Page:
At the bottom (plus the odd relay at the top of the set) are the alarm relays catering for fuse alarm, release alarm, PG alarm, charge fail alarm and low volts alarm.
The three tag strips temporarily mounted outboard of the relay set provide a delay in the release alarm circuit, a 35 volt stabilised supply for the low voltage circuit, the low voltage detector and series resistors for the alarm LEDs which will be plugged into the test jacks on the front of the set.
The circuits have been designed and the relays built, adjusted and mounted, and wiring has begun.
Two circuits have been provided for incoming junctions from a dependent exchange. These circuits will return dial tone on the junctions and will require all three digits to be dialled.
The circuits above provide an additional (21st) line circuit for 90, the exchange line phone and a 99 test number circuit.
The alarm circuits provide facilities for fuse alarms, release alarms (delayed by around 10 seconds by the slow charge of the 470 microfarad capacitor in the RAR relay circuit), charge fail alarm and a PG alarm. The PG alarm will operate when a linefinder finally times out on any call after around 45 minutes. The call is cut off and the user will need to redial. There is also a low voltage circuit which measures the difference between the exchange voltage and a stabilised voltage. It has two pots, one of which sets the actual voltages which will operate relay LV and a second which alters the range between operating and resetting when the voltage rises again.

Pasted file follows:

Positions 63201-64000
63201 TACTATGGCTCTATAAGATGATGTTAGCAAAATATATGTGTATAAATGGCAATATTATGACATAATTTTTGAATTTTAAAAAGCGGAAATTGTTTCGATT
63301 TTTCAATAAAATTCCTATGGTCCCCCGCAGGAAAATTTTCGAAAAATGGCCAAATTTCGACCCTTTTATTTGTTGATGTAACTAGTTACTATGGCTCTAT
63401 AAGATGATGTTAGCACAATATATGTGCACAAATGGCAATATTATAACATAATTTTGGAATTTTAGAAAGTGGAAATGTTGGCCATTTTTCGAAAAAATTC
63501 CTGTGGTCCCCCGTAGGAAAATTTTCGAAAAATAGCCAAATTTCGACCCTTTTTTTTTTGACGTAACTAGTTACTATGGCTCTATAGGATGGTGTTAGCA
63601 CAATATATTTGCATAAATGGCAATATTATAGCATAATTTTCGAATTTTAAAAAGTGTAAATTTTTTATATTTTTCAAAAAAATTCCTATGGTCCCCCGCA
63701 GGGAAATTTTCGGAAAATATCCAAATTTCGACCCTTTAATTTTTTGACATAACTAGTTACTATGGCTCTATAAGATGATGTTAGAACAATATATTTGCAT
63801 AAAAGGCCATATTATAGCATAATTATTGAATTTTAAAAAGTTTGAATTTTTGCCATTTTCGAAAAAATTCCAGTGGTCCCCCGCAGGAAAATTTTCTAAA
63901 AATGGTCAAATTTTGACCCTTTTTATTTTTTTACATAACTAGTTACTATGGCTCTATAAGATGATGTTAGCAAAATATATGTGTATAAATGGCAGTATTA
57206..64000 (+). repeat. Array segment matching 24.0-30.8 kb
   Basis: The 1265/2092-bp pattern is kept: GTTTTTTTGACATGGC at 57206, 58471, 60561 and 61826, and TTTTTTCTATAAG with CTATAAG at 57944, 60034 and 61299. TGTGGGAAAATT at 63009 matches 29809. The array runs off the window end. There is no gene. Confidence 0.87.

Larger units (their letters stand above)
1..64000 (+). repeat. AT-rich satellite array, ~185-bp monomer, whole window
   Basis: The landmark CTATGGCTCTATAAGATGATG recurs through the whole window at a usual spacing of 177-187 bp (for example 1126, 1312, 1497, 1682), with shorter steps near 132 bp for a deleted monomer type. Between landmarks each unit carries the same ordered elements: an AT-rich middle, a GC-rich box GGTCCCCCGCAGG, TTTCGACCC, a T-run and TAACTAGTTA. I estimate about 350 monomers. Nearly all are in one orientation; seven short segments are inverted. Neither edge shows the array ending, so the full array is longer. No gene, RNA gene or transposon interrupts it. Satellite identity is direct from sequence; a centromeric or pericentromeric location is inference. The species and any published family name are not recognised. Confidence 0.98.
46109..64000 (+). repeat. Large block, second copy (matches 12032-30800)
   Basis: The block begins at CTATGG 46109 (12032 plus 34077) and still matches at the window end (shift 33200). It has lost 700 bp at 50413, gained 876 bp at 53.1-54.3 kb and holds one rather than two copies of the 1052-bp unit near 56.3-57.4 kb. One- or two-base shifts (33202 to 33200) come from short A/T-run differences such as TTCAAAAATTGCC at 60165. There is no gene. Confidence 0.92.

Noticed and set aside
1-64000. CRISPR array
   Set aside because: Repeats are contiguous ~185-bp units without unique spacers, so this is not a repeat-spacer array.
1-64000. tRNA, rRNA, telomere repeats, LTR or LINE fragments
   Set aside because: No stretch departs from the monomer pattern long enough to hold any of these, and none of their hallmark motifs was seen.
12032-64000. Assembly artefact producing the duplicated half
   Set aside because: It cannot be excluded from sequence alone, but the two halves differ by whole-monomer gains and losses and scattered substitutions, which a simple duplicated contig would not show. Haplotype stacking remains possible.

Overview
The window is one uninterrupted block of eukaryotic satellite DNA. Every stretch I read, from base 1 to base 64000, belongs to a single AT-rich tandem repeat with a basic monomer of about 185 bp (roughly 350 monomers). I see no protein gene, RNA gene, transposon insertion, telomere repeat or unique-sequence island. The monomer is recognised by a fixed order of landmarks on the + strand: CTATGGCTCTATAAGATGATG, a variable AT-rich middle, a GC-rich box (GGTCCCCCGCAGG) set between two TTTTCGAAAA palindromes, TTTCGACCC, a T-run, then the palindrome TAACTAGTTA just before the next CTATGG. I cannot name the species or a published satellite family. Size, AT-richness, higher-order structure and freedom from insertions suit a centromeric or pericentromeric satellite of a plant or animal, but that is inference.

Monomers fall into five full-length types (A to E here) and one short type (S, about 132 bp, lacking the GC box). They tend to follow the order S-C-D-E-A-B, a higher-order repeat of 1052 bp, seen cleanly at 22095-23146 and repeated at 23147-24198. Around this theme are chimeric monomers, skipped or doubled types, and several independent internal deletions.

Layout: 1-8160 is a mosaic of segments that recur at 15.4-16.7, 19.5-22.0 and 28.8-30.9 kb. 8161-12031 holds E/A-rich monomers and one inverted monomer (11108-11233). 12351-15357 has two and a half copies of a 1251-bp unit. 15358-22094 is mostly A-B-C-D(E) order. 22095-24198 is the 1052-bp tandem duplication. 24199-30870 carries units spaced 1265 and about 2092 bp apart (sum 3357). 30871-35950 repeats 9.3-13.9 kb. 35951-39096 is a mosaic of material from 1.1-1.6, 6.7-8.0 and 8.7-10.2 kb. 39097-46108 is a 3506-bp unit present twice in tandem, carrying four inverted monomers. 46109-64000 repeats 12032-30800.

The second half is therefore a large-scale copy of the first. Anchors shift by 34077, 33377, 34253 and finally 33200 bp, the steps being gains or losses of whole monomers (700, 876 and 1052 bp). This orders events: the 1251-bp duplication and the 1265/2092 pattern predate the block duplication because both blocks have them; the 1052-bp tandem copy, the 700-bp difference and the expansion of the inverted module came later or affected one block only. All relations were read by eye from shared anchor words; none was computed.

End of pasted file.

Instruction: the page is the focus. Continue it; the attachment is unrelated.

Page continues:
I have built a selector, two sets of line circuits, a miscellaneous relay set and a linefinder relay set. Some of these have hundreds of wires sprouting from them. The wires are doing their best to either tangle themselves up or wrap themselves around my foot as I move about my garage. I have little room in the garage as it still houses the exchange meant for Parkend Signal Box. It should have have moved out eighteen months ago but it now seems likely that it will spend the rest of the year waiting for Parkend Box to be ready for it. It's doing a nice job as a house exchange though.
I need to build a rack to house the equipment I have already constructed. I have decided that it is likely to spend the rest of its life here as the Cinderford extension will probably happen after I have departed. My rather nice garden shed will be a good home for it, though the height available will mean that I will have to have two short racks. The first rack though will house sufficient equipment for it to act as a two digit house exchange.
The following pictures show the short rack that I have built using wood. It will house the power equipment, the ringer, alarms, line circuits, 50 point linefinders, four two digit selectors (4000 type), and selector and junction hunters.
The first picture is of the basic wooden rack, the second picture has the selector shelf fitted. The relay set contains the two linefinder control relays plus the PG alarm time out equipment.
This month has been spent on the power unit, the fuse arrangements and the ringer.